Greater Manchester Police preparing to cut 3,100 jobs

GMP Chief Constable Peter Fahy
Image caption Chief Constable Peter Fahy has admitted the cuts would have an impact on policing

Police in Greater Manchester are preparing to cut thousands of jobs due to the government's anticipated 25% cut in spending, it has been revealed.

Greater Manchester Police (GMP) is expecting to lose 1,500 officers and 1,600 civilian workers from a total of 12,000 employees.

Chief Constable Peter Fahy said the cuts would be "challenging and painful" and would have an impact on policing.

GMP Federation said it could lead to crime rising in the long term.

The cut to the police budget in England and Wales is generally expected to total 25% - in line with other government cutbacks - but the exact level will not be known until the spending review is announced in October.

Planning for months

Mr Fahy said GMP had been planning for the cuts for months and staff had been looking at areas where savings could be made.

"While every effort has been made to reduce our corporate costs and protect front-line services to the public, inevitably there will be fewer posts overall and that will have an impact on policing," he said.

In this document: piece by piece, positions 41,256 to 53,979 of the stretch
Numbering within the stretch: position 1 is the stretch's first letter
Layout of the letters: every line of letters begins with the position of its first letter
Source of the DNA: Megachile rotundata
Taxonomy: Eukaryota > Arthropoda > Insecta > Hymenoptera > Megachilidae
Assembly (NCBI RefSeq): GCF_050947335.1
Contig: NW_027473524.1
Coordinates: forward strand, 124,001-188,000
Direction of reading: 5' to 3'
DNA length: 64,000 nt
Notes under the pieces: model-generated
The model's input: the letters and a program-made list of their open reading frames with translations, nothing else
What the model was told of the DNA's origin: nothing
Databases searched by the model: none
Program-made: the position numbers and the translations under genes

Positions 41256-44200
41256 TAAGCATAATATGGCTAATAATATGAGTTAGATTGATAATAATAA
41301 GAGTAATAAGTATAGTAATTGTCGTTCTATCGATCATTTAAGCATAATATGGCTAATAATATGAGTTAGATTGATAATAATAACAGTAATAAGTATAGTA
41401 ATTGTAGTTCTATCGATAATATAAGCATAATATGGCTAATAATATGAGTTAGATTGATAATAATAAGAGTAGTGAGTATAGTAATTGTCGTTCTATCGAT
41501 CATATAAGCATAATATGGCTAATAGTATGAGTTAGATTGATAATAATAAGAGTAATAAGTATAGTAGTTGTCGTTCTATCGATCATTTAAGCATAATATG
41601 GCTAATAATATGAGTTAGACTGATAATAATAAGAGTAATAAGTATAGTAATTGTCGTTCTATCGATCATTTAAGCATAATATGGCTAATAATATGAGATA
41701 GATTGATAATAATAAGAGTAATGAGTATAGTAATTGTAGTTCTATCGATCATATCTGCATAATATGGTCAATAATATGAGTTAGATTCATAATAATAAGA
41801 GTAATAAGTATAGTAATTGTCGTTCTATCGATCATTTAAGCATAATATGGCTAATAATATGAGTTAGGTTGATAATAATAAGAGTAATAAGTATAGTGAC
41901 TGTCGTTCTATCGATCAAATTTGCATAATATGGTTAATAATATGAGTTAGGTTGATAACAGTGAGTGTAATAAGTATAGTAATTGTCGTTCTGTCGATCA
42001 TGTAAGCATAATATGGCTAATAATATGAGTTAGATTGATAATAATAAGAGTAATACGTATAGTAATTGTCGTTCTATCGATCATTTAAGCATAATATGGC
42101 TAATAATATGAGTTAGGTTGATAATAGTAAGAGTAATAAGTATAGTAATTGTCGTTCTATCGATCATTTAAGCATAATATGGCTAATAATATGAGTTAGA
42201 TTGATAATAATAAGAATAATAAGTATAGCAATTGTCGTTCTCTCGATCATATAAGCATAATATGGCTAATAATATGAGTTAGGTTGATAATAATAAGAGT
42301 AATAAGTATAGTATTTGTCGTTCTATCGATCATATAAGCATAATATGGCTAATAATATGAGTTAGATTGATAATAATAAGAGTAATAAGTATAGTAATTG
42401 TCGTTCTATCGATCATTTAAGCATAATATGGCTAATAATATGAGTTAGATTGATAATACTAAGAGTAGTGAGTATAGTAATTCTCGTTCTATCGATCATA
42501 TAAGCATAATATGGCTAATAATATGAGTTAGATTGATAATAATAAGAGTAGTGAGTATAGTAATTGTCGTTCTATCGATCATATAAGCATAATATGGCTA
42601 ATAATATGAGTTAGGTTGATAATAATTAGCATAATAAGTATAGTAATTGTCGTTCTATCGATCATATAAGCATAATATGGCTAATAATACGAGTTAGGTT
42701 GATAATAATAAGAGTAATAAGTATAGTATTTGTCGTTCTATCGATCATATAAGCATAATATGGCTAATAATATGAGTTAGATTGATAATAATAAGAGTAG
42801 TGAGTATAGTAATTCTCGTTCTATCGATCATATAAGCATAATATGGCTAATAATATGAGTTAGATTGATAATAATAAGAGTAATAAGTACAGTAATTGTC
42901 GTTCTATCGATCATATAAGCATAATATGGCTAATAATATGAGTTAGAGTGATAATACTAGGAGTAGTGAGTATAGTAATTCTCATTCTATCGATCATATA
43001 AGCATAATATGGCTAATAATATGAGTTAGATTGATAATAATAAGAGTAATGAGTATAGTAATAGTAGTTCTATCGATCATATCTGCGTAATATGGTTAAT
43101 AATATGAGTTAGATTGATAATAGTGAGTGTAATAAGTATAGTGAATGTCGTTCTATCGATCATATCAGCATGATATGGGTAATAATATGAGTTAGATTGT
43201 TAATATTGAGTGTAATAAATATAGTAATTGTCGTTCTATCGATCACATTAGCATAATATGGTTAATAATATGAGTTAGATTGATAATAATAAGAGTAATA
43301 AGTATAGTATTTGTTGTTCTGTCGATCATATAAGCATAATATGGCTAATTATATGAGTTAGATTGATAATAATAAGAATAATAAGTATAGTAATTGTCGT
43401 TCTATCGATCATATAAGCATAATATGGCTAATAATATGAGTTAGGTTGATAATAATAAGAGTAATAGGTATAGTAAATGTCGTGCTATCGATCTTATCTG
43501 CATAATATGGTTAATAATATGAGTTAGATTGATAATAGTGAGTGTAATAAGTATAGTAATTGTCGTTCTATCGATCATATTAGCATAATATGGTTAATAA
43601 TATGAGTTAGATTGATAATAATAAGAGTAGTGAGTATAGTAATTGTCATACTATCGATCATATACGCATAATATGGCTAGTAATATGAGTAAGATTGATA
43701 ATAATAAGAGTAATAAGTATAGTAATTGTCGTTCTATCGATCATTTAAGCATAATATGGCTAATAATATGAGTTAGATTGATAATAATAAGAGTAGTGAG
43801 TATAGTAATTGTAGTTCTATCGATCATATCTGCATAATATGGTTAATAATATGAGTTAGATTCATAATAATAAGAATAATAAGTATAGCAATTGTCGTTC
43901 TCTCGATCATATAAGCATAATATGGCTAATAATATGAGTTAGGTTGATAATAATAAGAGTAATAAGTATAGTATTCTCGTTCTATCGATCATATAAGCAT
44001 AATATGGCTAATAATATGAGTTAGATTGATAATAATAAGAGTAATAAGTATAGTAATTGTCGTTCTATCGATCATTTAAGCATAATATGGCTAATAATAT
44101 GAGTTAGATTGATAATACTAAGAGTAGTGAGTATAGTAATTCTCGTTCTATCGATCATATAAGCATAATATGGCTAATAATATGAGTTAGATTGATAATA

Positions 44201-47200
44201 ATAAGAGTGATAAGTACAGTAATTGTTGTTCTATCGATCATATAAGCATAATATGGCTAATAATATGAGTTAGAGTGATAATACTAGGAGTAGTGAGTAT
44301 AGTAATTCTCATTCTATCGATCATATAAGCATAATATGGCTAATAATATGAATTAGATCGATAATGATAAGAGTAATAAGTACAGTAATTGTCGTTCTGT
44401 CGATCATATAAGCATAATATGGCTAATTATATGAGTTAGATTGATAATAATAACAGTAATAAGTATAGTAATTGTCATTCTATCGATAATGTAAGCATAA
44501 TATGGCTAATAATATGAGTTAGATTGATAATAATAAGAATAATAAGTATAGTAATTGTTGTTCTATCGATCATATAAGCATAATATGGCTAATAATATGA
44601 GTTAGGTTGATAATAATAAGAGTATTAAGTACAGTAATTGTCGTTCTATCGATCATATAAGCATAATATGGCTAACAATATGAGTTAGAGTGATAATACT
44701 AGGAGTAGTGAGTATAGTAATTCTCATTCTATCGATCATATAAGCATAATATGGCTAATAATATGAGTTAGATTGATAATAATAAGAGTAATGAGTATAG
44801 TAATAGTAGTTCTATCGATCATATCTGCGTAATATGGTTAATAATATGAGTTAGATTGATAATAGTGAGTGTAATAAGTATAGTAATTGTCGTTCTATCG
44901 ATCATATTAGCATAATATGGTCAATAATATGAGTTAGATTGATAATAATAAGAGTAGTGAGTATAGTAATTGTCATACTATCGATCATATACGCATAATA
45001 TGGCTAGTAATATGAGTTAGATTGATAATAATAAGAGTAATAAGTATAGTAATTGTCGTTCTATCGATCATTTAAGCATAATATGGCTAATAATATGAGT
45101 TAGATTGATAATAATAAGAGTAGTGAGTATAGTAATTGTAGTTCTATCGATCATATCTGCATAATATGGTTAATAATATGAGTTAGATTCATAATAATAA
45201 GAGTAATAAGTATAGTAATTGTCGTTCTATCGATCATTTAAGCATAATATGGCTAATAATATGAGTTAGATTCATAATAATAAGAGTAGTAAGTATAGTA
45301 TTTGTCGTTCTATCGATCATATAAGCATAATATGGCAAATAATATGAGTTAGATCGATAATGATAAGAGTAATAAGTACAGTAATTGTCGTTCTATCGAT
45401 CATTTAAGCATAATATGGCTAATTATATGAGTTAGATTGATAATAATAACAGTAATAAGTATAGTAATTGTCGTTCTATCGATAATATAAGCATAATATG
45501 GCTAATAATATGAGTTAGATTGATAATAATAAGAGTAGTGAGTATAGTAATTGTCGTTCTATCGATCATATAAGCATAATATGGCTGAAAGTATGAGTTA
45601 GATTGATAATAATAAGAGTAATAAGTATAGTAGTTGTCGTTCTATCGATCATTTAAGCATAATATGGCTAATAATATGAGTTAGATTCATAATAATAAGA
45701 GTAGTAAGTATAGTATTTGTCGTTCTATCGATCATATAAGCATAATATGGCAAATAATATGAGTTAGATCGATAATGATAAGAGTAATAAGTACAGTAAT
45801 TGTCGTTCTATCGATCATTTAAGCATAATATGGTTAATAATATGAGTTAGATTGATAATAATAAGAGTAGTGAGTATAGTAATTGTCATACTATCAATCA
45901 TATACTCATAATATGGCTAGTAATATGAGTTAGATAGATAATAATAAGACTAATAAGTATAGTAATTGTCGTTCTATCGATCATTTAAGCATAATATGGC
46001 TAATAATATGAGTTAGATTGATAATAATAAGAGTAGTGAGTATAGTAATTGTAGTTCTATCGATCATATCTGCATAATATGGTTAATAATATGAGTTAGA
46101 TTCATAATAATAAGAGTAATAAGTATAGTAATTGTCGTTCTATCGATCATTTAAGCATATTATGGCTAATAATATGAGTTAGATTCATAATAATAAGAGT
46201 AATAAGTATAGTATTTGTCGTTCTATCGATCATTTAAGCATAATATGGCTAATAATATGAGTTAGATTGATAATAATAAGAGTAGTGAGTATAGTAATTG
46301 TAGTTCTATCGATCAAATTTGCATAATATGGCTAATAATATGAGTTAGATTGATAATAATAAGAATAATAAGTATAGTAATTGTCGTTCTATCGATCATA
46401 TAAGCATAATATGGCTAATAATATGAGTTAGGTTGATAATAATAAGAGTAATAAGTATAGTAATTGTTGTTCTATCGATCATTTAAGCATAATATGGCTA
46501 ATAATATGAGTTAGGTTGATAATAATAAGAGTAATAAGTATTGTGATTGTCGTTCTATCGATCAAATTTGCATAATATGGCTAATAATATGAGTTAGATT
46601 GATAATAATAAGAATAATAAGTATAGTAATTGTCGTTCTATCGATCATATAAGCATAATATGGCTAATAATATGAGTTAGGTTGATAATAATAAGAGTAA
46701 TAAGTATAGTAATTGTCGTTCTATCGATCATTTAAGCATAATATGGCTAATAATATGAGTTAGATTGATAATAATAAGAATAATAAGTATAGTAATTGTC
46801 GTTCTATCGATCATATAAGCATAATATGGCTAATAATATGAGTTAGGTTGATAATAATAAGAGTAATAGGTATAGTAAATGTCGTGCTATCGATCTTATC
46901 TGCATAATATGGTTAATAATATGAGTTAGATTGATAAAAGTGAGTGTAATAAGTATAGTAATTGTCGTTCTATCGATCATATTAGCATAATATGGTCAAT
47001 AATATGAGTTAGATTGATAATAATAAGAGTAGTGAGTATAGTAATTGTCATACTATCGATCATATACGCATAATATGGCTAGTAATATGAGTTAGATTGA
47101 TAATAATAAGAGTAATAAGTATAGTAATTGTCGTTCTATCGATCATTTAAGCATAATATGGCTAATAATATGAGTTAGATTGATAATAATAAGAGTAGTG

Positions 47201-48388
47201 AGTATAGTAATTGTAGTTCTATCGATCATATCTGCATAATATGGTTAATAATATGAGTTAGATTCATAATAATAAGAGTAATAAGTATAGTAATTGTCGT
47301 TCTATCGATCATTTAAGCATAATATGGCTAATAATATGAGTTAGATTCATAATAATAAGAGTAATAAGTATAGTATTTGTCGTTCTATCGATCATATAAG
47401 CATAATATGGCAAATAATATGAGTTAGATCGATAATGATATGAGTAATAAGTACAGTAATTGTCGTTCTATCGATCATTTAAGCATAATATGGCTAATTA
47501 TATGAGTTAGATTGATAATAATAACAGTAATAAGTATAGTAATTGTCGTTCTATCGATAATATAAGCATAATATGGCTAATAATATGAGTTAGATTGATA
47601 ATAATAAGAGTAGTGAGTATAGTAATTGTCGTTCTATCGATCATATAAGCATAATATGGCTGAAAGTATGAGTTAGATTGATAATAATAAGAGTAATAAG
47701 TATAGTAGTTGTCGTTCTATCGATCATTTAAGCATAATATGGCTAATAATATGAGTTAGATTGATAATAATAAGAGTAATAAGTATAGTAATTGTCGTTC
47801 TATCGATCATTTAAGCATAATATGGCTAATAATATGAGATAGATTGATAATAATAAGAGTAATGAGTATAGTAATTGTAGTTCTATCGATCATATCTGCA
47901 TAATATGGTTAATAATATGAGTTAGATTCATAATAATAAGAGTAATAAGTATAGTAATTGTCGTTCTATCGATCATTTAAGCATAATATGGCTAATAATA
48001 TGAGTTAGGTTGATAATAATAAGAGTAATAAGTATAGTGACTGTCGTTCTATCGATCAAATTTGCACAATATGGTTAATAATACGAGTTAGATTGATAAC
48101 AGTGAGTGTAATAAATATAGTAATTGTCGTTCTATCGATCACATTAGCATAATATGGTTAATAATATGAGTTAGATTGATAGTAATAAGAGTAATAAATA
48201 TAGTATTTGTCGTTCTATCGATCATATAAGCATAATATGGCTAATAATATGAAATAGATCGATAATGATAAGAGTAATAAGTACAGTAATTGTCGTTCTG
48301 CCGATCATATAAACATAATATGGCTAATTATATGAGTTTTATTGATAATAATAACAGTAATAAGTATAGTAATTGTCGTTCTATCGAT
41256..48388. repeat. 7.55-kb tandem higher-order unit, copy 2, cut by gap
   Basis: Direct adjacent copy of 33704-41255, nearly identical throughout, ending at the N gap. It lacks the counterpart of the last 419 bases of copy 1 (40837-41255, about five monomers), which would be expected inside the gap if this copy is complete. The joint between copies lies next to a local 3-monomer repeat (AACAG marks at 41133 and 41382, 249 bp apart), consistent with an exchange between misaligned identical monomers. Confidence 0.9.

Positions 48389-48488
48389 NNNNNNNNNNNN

"While the full extent of cuts will not become clear until later this year, we are working on a range of assumptions and making plans accordingly.

"We will do our utmost to ensure that front-line services are protected as much as we can so that we can continue to reduce crime and improve public confidence.

"However, no-one should doubt that this process is very painful for all the staff involved and it is naive to think that all aspects of service delivery can be maintained during a period of such financial reduction."

The force has already lost officers in the past six months by not replacing retired officers and through a freeze on recruitment.

Chris Burrows, chairman of the GMP Federation, said he was "extremely disappointed" by the proposals which he said would affect people's quality of life.

"It will affect the ability to deal with anti-social behaviour and burglary - they are the things that really affect people's lives."

He added: "We have seen a long-term steady decline in crime in recent years. I think we would see it start to increase."

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